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I'm not sure about the congestion point. There has not been a railroad system that supported anything like the volume of travel that is currently supported by the automobile.

Really? I think that you didn't read the linked resources carefully enough. Between 1964 and 1976, the Shinkansen managed about a hundred million passengers a year. By 2004, the segment of the Shinkansen between Tokyo and Osaka has carried 4.16 billion passengers. This is for long-distance inter-city transport, remember, so we're not competing with all car use, merely a subset of it combined with inter-city busses and continental airline flights. Intra-city transport is better accomplished by metros, light rail, or even bus networks.

I think one must be careful about the train versus car efficiency argument. Trains, for example, are big. You get a dining car, aisles to walk around in, lots of extra space that you don't get in a car--and that needs to be carried around with the people.

No, actually, you don't need any of the above. And in fact, hauling that stuff around is still plenty efficient. Remember, cars are subject to a massive inefficiency because they have to haul their fuel around with them. Trains don't have this problem, which gives them a lot of wiggle room, especially on long journeys.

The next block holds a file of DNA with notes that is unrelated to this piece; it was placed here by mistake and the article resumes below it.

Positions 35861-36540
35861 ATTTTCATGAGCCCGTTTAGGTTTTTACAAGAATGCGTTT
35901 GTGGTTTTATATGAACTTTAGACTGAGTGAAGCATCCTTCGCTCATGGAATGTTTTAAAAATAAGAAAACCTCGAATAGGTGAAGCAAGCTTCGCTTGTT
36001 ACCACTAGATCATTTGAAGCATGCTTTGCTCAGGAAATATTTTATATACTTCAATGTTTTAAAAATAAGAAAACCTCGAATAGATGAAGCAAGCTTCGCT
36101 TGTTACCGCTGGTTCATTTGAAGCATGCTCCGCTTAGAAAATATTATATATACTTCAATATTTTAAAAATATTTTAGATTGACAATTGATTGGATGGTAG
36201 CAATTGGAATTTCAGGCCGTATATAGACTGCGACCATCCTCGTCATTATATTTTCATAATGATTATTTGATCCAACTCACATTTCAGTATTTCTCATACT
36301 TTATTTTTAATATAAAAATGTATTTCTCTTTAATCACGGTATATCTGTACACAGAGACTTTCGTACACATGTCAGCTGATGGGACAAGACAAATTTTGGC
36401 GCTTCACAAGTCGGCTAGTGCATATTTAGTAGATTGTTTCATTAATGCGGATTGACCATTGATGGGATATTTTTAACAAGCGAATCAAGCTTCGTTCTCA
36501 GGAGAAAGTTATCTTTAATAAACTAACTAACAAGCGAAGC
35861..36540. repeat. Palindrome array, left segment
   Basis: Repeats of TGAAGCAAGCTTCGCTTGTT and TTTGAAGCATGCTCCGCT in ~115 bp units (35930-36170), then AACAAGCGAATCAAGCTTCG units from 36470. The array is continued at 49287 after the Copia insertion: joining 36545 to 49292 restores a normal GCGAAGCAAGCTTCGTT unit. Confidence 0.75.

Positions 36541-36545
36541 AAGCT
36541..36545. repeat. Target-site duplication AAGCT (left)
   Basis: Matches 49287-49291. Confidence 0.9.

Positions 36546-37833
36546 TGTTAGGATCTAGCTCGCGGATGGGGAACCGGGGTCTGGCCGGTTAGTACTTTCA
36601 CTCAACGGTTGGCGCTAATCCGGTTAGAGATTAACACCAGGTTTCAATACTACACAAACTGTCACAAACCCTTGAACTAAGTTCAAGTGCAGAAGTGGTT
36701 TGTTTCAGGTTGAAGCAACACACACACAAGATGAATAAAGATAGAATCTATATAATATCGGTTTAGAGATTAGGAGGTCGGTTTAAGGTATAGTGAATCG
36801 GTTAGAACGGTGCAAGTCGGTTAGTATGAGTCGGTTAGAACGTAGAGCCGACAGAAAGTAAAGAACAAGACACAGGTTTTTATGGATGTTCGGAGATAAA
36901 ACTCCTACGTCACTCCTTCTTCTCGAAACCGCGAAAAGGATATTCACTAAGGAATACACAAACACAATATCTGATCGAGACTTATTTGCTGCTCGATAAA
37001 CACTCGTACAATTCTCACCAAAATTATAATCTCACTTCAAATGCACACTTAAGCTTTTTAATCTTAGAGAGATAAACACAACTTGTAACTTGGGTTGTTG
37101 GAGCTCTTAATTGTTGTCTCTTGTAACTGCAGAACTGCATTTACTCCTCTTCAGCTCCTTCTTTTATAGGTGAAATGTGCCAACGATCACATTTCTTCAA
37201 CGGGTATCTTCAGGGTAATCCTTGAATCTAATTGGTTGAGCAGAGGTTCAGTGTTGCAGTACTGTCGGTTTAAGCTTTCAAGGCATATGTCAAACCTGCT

Also, the fixed A-to-B routing with intermediate stops means that at the ends of the run the train may be mostly empty--something every tram or train commuter is familiar with. And it's true that steel wheels on steel rails have very low friction, but low rolling resistance car tires have low friction--and it's a space that has not been fully explored by the technologists.

Most of the passengers on most trains for a fixed, long-distance A-to-B route will be travelling between A and B. Moot point. The friction is also a moot point - even if the car's wheels can achieve the same efficiency as rail wheels, it'll still be worse than a maglev, and the car will still have to haul its fuel around with it. You can't just wave the magical technologist wand and say "cars will be better".

But again, the point is that perhaps trains ARE more energy-efficient than cars, but even so, if people are willing to pay more to have the flexibility of the car, it is worthwhile to allow that--if in both cases they meet the broad social objectives.

They don't. Cars rely on oil. Oil is limited in quantity. Oil is really dirty. We need - and have - a reliable alternative.

by Egarwaen on Mon Feb 6th, 2006 at 02:39:07 PM EST
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